RICE: Tough choices made, but we still have HOPE

Gov. Nathan Deal and the Georgia General Assembly are committed to preserving the financial stability of Georgia’s HOPE programs. That is why the House and Senate joined Deal as he signed House Bill 326 into law on Tuesday. The following highlights some of the changes in the programs.

The HOPE scholarship, HOPE grant and Georgia’s pre-K programs are funded by proceeds from the Georgia Lottery, but over the past several years, Georgia’s HOPE and pre-K programs have paid out more than the lottery has generated. Without change, all reserve funds for these programs would be depleted by July 2012, bankrupting the programs. Therefore, it was vital that leaders worked together in a bipartisan effort to implement HOPE-saving program changes.

House Bill 326 enacts those bi-partisan HOPE-saving changes. Next year, HOPE scholarship recipients attending public colleges and universities will receive 90 percent of 2011 tuition amounts, while students attending private colleges and universities will receive $3,600 for tuition. The financial award will be tied to how much revenue the lottery generates and could vary annually.

The HOPE Scholarship will continue to require a 3.0 GPA but will not cover books, fees or remedial college classes. Additionally, students will only be allowed to regain the scholarships once. Finally, HB 326 will phase in new eligibility standards. One of which, beginning in 2015, requires students to take two advanced level courses while in high school in order to qualify for HOPE.

HB 326 also creates the Zell Miller Scholarship, which offers full tuition to students attending Georgia’s public colleges who graduate from high school with a minimum 3.7 GPA and 1200 on the SAT or 26 on the ACT. To continue receiving the scholarship, students must maintain a 3.3 GPA. Eligible students attending a private college will receive $4,000 for tuition. High school valedictorians and salutatorians will also be awarded the Zell Miller Scholarship.

The HOPE grant pays tuition for Georgians seeking a technical certificate or diploma at one of the state’s technical colleges. In 2010 alone, technical college enrollment increased 25 percent. This has had a tremendous impact on our state’s workforce development needs, and many businesses have touted HOPE as an incentive to locate and create jobs in Georgia. Under HB 326, the HOPE Grant financial award, like the HOPE Scholarship, will be tied to how much revenue the lottery generates and could vary annually. For this fall, students will receive 90 percent of the Fiscal Year 2011 grant award. Recipients must earn a 3.0 by the first checkpoint and the grant will also cover remedial courses.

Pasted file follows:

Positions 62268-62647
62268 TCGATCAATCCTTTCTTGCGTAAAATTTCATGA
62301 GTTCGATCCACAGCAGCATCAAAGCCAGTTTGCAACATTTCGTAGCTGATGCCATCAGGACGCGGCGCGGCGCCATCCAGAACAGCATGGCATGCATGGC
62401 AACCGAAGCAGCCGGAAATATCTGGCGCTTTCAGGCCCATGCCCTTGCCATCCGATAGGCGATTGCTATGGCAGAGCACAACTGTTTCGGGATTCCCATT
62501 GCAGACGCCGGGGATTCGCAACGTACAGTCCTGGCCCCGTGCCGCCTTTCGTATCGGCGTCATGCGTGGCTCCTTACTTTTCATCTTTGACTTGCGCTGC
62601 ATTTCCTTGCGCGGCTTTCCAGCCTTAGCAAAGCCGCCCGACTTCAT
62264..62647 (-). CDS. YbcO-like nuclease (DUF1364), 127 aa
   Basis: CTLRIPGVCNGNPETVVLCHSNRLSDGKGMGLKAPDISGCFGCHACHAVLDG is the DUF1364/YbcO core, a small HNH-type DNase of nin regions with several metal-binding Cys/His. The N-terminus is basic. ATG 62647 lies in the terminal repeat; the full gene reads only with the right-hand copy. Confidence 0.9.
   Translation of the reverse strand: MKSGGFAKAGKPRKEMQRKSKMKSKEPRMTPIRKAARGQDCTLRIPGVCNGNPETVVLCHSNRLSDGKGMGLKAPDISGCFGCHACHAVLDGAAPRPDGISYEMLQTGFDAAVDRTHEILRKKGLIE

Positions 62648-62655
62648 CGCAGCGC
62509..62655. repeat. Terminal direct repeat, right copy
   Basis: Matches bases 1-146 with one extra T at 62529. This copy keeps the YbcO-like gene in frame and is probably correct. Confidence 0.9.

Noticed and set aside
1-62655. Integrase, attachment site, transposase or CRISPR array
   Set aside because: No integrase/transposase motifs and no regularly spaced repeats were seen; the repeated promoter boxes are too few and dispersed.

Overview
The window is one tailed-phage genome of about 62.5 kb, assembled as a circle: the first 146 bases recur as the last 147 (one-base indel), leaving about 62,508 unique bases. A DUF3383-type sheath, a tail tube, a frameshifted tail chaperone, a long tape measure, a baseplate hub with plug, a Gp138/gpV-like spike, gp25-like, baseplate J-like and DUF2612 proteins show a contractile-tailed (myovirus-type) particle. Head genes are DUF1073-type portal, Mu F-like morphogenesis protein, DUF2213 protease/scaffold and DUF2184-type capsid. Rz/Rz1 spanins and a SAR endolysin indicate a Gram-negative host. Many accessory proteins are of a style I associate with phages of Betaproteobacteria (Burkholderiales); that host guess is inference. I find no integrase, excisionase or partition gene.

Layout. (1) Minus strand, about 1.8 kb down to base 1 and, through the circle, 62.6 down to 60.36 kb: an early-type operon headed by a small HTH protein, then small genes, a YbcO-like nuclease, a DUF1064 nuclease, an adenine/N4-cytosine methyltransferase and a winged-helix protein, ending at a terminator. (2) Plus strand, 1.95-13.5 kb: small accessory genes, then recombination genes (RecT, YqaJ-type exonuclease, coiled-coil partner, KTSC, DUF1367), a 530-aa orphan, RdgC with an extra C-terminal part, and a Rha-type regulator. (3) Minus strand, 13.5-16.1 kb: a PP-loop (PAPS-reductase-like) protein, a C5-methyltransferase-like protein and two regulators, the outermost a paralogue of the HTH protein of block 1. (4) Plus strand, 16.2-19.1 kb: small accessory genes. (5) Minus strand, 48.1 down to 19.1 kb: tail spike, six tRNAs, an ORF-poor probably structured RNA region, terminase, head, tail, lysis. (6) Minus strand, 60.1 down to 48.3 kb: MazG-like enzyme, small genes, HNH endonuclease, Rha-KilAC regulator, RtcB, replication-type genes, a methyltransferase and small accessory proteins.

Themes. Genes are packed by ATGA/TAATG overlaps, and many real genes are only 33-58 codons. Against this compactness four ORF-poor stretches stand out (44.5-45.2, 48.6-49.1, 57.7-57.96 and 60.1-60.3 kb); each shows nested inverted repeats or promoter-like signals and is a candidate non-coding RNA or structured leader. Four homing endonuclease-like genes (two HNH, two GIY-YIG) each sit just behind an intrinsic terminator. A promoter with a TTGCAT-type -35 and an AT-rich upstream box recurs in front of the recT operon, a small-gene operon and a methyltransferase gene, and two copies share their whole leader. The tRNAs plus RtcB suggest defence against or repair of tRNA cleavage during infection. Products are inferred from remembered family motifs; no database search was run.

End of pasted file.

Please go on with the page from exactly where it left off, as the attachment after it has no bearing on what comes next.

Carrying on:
Finally, I will address pre-K. The Georgia pre-K program serves approximately 84,000 students. Adjustments to the pre-K program will be made through the state’s annual appropriations process. Deal’s updated proposal is based on the feedback of public and private pre-K providers, pre-K teachers, parents, early childhood advocacy organizations and local school systems across the state.

In order to ensure that Georgia pre-K will endure, we will keep a full day model. The school year will be shortened, however, by 20 days. Class size will increase from 20 to 22 students, but the program will add an additional 2,000 pre-K slots. Providers will receive 94 percent of the operating funds they currently receive, and pre-K teachers will receive 90 percent of their current salaries.

In closing, HB 326 will preserve HOPE for the next generation of Georgians, and the legislation would not have been possible without the cooperation of all parties involved. To read the bill in full, go to www.legis.ga.gov and enter HB 326 into the legislative search box.

Tom Rice, R-Norcross, represents District 51 in the Georgia House of Representatives.